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Service Animals

At the Egan Legal Team, we have a particular interest in taking on businesses such as restaurants who refuse to admit patrons accompanied by service animals.

In Oregon, it is a crime to refuse to let a service animal accompany a disabled person. ORS 346.620(1), ORS 346.991(2). Violation of this statute is a Class C misdemeanor, and if convicted, the perpetrator may be fined up to $1,000 and/or jailed for up to 30 days. Believe it or not, some law enforcement authorities and even district attorneys are not aware of this law.

In addition to being a crime, it is a violation of civil rights to refuse to let a service animal accompany its disabled owner. The ADA and Oregon statute 659A prohibit discrimination because of a disability, and this includes service animals. Here are some facts you should know about public accommodations and service animals:

    Under the Americans with Disabilities Act (ADA), businesses and organizations that serve the public must allow people with disabilities to bring their service animals into all areas of the facility where customers are normally allowed to go. This federal law applies to all businesses open to the public, including restaurants, hotels, taxis and shuttles, grocery and department stores, hospitals and medical offices, theaters, health clubs, parks, and zoos.
    Seeing-eye dogs for the vision-impaired are not the only service animals covered by the law. Public accommodations must accommodate any service animal, for any disability. Some examples are hearing and signal animals (dogs, cats, monkeys, pigs) for the hearing or other sensory-impaired, seizure-response animals (dogs, cats, birds), monkeys for paraplegics, non-dog seeing-eye animals (goats, ponies or pigs), and various emotional support animals (such as birds, rabbits and ferrets) for various severe emotional disabilities such as autism.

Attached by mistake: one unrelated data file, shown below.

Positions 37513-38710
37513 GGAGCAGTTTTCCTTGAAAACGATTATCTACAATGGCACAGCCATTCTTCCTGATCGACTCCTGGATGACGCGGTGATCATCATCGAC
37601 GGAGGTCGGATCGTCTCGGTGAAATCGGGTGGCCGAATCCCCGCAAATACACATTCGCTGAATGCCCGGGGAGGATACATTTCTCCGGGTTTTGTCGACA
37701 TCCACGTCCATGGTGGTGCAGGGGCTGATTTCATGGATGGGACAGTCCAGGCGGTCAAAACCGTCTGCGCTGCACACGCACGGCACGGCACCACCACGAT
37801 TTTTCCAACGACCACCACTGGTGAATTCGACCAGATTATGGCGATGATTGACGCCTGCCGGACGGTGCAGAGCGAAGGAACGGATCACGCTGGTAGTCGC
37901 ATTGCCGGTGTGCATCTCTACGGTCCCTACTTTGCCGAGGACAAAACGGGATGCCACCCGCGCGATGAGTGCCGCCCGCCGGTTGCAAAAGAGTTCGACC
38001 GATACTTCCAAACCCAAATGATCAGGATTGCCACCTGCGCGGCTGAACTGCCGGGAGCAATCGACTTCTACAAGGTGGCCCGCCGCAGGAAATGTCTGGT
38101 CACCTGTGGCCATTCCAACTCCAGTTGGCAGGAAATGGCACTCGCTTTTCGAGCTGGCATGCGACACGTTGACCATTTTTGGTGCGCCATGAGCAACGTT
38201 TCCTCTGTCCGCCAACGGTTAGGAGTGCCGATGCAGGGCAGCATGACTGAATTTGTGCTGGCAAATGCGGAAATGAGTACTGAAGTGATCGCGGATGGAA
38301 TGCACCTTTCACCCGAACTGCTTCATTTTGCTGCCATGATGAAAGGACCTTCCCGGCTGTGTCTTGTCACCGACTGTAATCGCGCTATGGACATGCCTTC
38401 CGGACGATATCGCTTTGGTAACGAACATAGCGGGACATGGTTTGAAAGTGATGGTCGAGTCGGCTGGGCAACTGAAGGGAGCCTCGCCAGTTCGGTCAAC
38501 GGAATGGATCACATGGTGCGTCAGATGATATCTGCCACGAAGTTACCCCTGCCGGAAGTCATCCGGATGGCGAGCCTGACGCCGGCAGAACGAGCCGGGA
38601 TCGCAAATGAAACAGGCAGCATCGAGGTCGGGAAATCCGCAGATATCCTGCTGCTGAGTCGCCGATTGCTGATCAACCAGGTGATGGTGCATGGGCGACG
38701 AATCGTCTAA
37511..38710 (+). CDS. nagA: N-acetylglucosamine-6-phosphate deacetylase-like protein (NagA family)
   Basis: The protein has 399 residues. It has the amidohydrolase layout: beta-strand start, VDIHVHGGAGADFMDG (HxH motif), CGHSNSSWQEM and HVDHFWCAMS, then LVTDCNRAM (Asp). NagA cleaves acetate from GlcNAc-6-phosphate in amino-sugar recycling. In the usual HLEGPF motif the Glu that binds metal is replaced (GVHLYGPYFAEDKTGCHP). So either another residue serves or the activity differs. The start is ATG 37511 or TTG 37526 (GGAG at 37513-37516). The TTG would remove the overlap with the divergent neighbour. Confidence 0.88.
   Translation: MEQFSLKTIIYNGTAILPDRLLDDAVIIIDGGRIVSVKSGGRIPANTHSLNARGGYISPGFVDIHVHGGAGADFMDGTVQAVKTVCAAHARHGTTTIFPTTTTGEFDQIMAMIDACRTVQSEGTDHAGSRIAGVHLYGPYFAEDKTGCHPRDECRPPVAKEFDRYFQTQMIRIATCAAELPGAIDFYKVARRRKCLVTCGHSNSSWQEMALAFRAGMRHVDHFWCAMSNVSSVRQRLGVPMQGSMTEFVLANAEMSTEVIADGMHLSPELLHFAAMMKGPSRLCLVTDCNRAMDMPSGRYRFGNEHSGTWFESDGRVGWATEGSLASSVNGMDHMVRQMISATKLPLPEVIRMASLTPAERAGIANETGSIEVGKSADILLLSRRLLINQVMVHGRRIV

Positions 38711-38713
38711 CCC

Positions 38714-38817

Businesses may ask if an animal is a service animal or ask what tasks the animal has been trained to perform, but cannot require special ID cards for the animal or ask about the person's disability.
    People with disabilities who use service animals cannot be charged extra fees, isolated from other patrons, or treated less favorably than other patrons. However, if a business such as a hotel normally charges guests for damage that they cause, a customer with a disability may be charged for damage caused by his or her service animal.
    A person with a disability cannot be asked to remove his service animal from the premises unless: (1) the animal is out of control and the animal's owner does not take effective action to control it (for example, a dog that barks repeatedly during a movie) or (2) the animal poses a direct threat to the health or safety of others. In these cases, the business should give the person with the disability the option to obtain goods and services without having the animal on the premises. Allergies and fear of animals are generally not valid reasons for denying access or refusing service to people with service animals.
    Businesses that sell or prepare food must allow service animals in public areas even if state or local health codes prohibit animals on the premises.
    A business is not required to provide care or food for a service animal or provide a special location for it to relieve itself.
Sometimes, a lawsuit is the only way to get a stubborn business's attention, and it may also prevent a problem for the next disabled person who comes along. If you have been the target of discrimination because of your use of a service animal, contact the Egan Legal Team to find out more about your options.

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